Swimsuits of the future could turn swimmers into eco-warriors. Why? Thanks to a smart material that absorbs pollutants from the ocean as you swim.
Engineers at the University of California made the "Sponge Suit," which won first place at the Reshape 15 Wearable Technology Competition, and is set to be showcased at the Maker Faire in Rome on October 16.
The team of engineers at Riverside began working on their wonder material four years ago. They initially intended to use it for cleaning up oil and chemical spills and desalinating water, and envisioned that the water-repellent aspect of the material could come in handy when applied to airplanes, satellites, as well as electromagnetic shields on unmanned aircraft.
The researchers initially made the bikini's reusable base material, which they dubbed "Sponge," then collaborated with design firms in New York and Istanbul to make the swimwear.
The suit is composed of two parts. The mesh-like white surface is made of 3D-printed elasto plastic, while the filler material (Sponge) is a super-hydrophobic carbon-based material, which absorbs harmful chemicals from the sea but repels water.
"Our sponge material dislikes water and it loves oil-like contaminants such as bio-oil, mineral-oil, body oil, plant oil, petroleum, and motor oil," Mihri Ozkan, one of the wonder material makers and professor of electrical engineering at the University of California, told me.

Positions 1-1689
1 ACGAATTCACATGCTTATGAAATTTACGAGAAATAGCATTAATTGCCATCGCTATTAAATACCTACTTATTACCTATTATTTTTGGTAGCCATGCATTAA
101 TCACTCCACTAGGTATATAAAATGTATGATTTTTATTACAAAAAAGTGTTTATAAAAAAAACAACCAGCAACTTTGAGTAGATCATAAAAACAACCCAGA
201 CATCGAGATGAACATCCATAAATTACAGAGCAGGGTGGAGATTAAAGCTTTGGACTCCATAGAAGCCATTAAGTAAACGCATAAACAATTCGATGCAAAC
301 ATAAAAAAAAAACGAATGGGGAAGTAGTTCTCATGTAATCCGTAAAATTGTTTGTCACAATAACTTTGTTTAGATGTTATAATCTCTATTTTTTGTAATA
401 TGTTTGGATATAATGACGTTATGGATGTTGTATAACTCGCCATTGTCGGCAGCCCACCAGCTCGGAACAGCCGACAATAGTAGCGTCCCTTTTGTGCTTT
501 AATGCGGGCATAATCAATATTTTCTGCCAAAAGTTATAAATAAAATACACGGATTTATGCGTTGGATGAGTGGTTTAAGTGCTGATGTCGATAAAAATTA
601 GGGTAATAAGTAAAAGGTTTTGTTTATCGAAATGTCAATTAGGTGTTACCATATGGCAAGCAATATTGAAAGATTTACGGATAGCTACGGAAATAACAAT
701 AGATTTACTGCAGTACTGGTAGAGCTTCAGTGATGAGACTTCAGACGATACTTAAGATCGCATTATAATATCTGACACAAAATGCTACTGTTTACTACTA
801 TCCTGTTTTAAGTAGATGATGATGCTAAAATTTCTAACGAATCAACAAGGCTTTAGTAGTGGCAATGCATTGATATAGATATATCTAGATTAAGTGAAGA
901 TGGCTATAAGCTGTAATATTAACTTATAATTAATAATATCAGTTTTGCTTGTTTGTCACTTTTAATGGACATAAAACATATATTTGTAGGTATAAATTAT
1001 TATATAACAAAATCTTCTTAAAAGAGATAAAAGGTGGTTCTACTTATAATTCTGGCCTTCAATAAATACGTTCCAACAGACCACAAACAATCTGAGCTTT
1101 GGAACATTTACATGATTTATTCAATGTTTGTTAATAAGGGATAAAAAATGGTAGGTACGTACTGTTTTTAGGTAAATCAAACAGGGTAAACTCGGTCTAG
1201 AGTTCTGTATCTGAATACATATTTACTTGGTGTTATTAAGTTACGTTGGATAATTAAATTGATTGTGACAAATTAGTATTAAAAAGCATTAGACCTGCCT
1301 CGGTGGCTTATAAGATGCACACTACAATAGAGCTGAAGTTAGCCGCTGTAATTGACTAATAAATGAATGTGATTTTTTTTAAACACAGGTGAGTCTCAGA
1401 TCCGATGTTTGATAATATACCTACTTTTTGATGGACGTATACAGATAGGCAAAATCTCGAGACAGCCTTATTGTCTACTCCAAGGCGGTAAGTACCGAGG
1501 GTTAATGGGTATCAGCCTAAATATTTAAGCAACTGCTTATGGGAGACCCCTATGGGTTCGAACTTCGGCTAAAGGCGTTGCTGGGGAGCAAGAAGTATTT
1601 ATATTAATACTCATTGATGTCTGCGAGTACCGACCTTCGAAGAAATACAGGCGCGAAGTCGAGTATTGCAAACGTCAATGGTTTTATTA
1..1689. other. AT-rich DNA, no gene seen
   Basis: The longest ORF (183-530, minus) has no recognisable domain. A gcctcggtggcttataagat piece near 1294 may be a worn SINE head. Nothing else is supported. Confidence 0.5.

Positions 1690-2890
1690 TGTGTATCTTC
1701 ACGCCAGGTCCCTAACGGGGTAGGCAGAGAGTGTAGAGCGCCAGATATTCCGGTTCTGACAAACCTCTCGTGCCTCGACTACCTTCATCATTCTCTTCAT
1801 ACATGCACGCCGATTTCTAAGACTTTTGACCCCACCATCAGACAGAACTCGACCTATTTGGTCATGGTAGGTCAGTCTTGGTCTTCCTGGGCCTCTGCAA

Ozkan explained that the Sponge suit trapped these contaminants within the inner pores of the swimsuit's material without bringing them into contact with the wearer's skin.
According to Reshape's website, the material is so absorbent that it is can suck up to 25 times its own weight depending on the density of what it's absorbing. It also doesn't release the contaminants that it has absorbed unless it's heated to temperatures of 1,000 degrees Celsius—meaning that the swimsuit is also reusable. You can absorb pollutants, heat it up to release the chemicals, then reshape the bikini again (up to 20 times) and you're good to go.
"This is a super material that is not harmful to the environment and very cost effective to produce," said Mihri Ozkan, an electrical engineering professor at UC Riverside's Bourns College of Engineering, in a press statement.
The collaboration with designers in New York and Istanbul led to the production of the Sponge Suit, which can take the shape of everything from bikinis, trunks, swimming caps to wetsuits.